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All material ©Sing into Joy
“Simple Gifts.” The phrase brings several things to mind:
· the familiar Shaker hymn written in 1848 by a Mainer (!) named Joseph Brackett
· what we all are bringing each other in this year of limitations and loss, balanced by a whiff of new inner freedom
· what we at Sunrise County Arts Institute and Sing into Joy strive to bring to those in our ever-widening circle
· and in this season of giving, what we would ask to receive from you if you're willing and able.
In March 2020 our income, based almost entirely on in-person singing and theater activities, plunged abruptly by 95%. Our new Sing into Joy initiative is still in the maiden-voyage stage, with much more development in the works.
We’re happy and grateful to have our work supported at any time of any year! But now there is an extra element of urgency if you wish your gift to be tax-deductible. SCAI’s long-time 501(c)3 fiscal sponsor, DERC&D, is ending its operations for good by the end of December. We need to receive tax-deductible gifts, via mailed checks made out to DERC&D/SCAI, no later than December 15. These should be sent to us at Sunrise County Arts Institute, PO Box 277, Milbridge, ME 04658, so we can get them all to DERC&D and properly thank you.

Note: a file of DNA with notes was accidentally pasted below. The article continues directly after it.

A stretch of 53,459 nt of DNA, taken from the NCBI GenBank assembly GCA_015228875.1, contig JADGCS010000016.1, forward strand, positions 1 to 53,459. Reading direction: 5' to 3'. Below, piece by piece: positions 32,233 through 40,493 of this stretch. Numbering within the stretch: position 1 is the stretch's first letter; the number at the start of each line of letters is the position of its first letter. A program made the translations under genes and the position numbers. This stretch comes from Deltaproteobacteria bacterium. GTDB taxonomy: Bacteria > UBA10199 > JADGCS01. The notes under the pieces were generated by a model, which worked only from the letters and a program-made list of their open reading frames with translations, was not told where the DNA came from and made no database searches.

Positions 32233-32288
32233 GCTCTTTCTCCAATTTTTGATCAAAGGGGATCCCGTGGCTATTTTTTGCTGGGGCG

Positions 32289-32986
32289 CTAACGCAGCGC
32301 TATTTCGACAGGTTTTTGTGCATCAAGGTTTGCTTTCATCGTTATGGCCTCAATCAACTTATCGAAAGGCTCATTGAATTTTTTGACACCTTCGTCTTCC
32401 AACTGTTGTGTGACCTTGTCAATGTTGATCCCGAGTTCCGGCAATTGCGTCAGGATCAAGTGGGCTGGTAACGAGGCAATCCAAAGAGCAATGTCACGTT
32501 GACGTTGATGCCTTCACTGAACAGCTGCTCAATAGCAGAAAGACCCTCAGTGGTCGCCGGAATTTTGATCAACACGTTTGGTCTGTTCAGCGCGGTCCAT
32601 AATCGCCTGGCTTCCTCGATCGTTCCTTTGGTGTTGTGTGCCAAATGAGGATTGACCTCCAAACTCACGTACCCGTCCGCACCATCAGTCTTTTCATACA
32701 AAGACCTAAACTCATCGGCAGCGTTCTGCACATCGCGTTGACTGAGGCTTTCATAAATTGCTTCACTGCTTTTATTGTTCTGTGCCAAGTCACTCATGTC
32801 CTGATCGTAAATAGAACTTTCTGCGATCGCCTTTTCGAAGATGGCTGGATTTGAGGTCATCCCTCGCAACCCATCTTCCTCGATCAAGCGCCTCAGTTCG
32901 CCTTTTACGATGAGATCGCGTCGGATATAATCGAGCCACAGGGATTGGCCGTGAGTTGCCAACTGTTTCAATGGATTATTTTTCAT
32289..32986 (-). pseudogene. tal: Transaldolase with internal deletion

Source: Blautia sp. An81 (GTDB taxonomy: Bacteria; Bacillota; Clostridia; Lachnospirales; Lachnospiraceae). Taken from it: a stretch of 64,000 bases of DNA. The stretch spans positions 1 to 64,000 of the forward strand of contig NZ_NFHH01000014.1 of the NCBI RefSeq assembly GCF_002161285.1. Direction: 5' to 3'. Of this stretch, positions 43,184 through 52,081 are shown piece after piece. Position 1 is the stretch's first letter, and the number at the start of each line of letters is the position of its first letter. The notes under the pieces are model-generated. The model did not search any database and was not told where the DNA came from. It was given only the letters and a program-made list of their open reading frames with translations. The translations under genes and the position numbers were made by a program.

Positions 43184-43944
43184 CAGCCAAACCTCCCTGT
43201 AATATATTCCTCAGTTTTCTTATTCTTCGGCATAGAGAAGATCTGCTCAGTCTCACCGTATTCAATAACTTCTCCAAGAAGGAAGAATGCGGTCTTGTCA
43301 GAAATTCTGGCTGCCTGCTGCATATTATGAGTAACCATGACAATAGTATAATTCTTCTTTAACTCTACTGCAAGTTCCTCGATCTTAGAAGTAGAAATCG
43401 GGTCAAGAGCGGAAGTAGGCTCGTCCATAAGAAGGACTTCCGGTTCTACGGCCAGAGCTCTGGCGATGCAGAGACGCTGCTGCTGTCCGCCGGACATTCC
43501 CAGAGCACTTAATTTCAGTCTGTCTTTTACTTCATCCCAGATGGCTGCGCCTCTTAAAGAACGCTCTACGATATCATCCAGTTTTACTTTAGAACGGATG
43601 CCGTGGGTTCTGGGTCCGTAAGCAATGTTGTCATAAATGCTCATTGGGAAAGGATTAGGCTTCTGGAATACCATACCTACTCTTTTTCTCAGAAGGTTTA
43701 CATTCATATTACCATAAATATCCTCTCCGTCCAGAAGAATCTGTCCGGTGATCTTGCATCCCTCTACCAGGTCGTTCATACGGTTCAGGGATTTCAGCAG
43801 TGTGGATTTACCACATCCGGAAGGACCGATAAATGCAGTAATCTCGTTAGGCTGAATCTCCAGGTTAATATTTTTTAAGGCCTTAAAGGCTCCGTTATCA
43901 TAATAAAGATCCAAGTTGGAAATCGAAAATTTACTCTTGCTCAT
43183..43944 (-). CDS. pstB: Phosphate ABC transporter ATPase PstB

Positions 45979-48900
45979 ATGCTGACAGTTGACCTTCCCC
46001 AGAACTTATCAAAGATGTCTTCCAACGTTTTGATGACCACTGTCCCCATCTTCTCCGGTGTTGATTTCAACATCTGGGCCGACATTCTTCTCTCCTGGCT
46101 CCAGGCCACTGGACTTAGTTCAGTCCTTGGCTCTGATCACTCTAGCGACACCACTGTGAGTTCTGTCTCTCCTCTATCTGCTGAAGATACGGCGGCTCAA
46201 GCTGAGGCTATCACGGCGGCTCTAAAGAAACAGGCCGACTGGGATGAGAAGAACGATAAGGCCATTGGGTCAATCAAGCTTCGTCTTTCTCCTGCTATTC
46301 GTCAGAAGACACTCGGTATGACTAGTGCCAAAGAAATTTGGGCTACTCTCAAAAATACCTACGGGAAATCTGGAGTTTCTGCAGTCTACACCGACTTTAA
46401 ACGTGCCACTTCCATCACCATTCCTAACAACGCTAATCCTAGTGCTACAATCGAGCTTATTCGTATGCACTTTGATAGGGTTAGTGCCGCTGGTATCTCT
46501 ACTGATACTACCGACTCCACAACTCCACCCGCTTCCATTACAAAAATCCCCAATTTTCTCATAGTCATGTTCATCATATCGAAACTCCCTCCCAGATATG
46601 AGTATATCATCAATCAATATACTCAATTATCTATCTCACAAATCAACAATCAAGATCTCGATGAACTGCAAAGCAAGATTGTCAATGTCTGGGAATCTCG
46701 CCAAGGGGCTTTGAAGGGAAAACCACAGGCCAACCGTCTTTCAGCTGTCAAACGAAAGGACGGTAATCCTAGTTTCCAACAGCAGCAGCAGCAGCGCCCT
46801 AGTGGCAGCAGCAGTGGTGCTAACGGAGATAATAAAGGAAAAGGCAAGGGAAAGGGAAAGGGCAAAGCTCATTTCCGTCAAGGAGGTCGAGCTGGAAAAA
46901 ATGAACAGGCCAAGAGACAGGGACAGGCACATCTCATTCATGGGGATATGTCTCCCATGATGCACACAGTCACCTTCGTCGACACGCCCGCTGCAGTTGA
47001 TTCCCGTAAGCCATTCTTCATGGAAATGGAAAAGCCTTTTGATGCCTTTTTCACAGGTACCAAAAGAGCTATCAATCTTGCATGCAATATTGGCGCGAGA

If you don't care about a tax deduction and would like to simply give online, we joyfully accept PayPal donations at firstname.lastname@example.org. Any amount, any time, helps us stay afloat and fulfill our mission.
If money is an issue—we understand the problem!— there are other ways you can support our work:
’Tis the gift to be simple, ‘tis the gift to be free,
’Tis the gift to come down where we ought to be,
And when we find ourselves in the place just right,
We’ll be in the valley of love and delight.
When true simplicity is gained,
To bow and to bend we will not be ashamed.
To turn, turn, will be our delight,
Till by turning, turning we come ‘round right.
These words celebrated the Shaker principles of simplicity and humility, while the tune provided a neat little rhythm that could support the dancing the Shakers included in their religious services. The Shakers, perhaps best known in our time for their beautifully functional furniture and crafts, were a radical cult in many ways, from their practice of complete celibacy (they adopted children to raise, and eventually the sect ended when the last elders died) to their rejection of rituals in favor of approaching Spirit directly, their completely communal economy—and their unusual elevation of women for that time.
We at SCAI and Sing into Joy plan to carry on for a long time to come—with some simple help from our friends.
Love and safe festivities to all,
P.S. I’ve made a little unaccompanied recording of the song, and though I can’t attach an .mp3 to the blog, if you’d like me to email it to you, send me a note here.